The most important part of the plating is the area that supports the cranage foundation; it is extensively reinforced and further fortified with additional materials to ensure load transmissibility. Twin-hull configurations, such as those used in big lift crane barges previously discussed, are highly favored from a structural perspective for contemporary designs involving heavy loads due to their highly effective load transmissibility and uniformity.

Flotation and Stability

Following loads, this is the next crucial area to be concerned with. Lifting underwater carries far more risks than lifting on land. Furthermore, stability is a major concern anytime there is any external load lifting involved.

One crucial thing to keep in mind is that, when lifting operations are taking place on a crane barge, the hull must be in a stable equilibrium state in both the transverse and longitudinal axes.

Thus, at this point, two crucial factors must be considered:

Positioning the Lifting System or Equipment

Since the Crannage cannot be mounted at any random location, its arrangement is crucial for stability.

The system must be positioned at a thoughtfully chosen point such that, when lifting operations are performed for specified maximum loads, the moment created does not materially change the vessel’s overall stability. No cranage should be positioned at the side shell or at the extremes of a particular deck area; instead, it should be put somewhat inward and toward the midships.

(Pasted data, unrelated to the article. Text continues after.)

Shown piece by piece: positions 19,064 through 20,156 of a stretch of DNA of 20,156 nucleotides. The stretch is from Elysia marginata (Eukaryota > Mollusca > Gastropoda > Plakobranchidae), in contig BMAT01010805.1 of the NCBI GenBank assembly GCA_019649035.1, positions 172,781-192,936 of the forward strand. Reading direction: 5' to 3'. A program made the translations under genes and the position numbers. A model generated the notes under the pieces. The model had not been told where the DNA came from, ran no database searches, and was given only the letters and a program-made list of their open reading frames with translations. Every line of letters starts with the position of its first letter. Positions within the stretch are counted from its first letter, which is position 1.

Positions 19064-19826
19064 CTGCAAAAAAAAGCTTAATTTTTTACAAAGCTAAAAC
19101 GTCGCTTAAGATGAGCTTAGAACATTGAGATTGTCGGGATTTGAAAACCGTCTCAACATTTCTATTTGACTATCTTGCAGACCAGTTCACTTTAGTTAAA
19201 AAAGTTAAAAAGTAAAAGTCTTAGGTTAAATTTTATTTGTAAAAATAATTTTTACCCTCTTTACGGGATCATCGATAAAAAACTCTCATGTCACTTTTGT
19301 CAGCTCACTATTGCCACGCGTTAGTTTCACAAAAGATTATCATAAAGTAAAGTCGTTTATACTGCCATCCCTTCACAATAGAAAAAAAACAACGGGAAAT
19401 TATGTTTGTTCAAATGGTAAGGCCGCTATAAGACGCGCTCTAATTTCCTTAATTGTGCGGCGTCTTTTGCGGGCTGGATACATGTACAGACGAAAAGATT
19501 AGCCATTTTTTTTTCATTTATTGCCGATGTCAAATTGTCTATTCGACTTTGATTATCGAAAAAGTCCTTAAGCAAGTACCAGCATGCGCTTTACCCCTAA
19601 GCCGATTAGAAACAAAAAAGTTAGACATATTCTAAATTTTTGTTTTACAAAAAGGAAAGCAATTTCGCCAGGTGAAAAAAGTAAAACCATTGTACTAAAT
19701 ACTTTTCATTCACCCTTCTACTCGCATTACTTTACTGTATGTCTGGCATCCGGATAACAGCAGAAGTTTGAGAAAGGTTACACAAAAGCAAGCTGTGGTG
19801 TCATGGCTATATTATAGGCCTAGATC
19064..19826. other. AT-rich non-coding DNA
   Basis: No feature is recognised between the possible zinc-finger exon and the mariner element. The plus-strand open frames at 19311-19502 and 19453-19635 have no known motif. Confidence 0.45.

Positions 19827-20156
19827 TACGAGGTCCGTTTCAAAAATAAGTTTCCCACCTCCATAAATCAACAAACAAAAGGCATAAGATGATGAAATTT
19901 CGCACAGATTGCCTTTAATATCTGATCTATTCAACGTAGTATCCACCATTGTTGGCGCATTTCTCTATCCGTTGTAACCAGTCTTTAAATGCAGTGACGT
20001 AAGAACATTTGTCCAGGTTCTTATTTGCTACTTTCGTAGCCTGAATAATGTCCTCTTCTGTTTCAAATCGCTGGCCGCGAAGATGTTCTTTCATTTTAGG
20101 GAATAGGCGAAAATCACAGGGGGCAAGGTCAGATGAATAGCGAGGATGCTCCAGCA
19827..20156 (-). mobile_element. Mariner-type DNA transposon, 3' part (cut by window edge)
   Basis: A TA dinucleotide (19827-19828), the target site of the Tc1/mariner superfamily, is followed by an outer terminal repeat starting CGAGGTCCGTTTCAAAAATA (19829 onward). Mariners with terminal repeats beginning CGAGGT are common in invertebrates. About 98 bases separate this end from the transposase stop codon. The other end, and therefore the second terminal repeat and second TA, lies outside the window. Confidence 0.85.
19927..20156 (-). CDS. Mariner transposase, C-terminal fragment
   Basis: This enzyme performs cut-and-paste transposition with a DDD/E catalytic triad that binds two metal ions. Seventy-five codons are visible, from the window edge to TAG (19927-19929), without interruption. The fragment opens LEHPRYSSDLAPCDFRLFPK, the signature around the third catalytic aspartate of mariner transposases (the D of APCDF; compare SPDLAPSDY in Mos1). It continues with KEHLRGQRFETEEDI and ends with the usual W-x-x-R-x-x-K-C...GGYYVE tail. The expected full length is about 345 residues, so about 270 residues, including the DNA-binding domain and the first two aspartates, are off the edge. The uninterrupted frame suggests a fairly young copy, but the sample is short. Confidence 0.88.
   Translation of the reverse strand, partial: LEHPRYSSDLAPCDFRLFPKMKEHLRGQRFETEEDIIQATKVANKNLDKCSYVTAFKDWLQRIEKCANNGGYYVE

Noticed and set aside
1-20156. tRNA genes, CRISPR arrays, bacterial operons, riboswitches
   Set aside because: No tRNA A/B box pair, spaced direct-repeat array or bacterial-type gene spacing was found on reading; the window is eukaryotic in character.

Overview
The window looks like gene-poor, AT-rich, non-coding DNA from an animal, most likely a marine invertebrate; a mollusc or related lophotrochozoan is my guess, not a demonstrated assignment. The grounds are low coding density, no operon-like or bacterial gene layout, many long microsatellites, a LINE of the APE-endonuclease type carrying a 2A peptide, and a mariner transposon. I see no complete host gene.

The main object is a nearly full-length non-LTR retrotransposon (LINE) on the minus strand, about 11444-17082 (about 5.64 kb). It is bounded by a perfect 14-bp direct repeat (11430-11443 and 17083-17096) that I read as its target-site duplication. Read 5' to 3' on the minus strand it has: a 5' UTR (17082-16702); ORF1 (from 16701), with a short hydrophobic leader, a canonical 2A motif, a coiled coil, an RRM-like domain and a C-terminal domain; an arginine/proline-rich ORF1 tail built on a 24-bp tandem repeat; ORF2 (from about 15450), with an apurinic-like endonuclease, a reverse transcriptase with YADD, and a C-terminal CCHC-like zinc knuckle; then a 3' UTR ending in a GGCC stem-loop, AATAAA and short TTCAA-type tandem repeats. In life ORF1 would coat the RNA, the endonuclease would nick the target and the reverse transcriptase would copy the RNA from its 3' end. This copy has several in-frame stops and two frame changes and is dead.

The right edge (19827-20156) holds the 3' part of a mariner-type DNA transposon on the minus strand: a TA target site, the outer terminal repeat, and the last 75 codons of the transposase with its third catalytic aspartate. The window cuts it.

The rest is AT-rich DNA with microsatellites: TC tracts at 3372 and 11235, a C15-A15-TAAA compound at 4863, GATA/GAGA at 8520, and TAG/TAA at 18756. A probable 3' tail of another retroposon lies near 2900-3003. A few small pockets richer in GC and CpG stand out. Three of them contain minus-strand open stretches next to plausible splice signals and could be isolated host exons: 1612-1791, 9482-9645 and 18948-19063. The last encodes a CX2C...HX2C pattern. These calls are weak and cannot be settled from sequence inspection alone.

The cranage’s arm or boom is another crucial component that must be taken into account at this particular time, so its length is carefully chosen without sacrificing its lifting capacity and reach. For extremely heavy load lifting, the most stable configuration is twin-hull crane barges, where the cranage system is equally distributed and supported between two hulls.

Hull Stability

Crane Barge
(Credit: Marine Insight)

The hull is designed to ensure both longitudinal and transverse stability, taking into account the cranage and the loads to be lifted.

From the perspective of the hull, stability is now designed in the same manner as other boats. The hull’s dimensions are chosen so that, under both full load and no load circumstances, the overall setup maintains balance.

The barge’s dimensions should, first and foremost, be such that, under full load conditions, the displacement is sufficient to provide the appropriate buoyancy without sinking.

The breadth and depth of the hull for transverse stability should be such that the vessel still holds together at the highest moment produced by the maximum load lifted in conjunction with the maximum outstretch of the arm.

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Crane barges hence typically have a large width to depth ratio. The freight lift will also be stowed in the expanded deck area.

Depth and draft are kept high so that even at maximum moments and at a certain list level, the countering moment is adequate.

Yet too deep waters are avoided as they may add to the hull’s weight, which is undesirable for loading.

By providing the stability parameters, a restoring moment will be generated if the vessel lists during lifting operations.

Modern designs often include swing engines or anti-roll mechanisms to maintain stability under all circumstances.

Power and Propulsion: A crane barge is designed to lift and move large, heavy loads.

The number of tugs and their ability to draw bollards when hauling barges depend on the weight of the barge.

Because the propulsion system of self-propelled heavy load barges must bear both its own weight and the weight of the cargo hoisted, it must be calibrated to an extremely high degree. Nonetheless, these barges have relatively low speed requirements.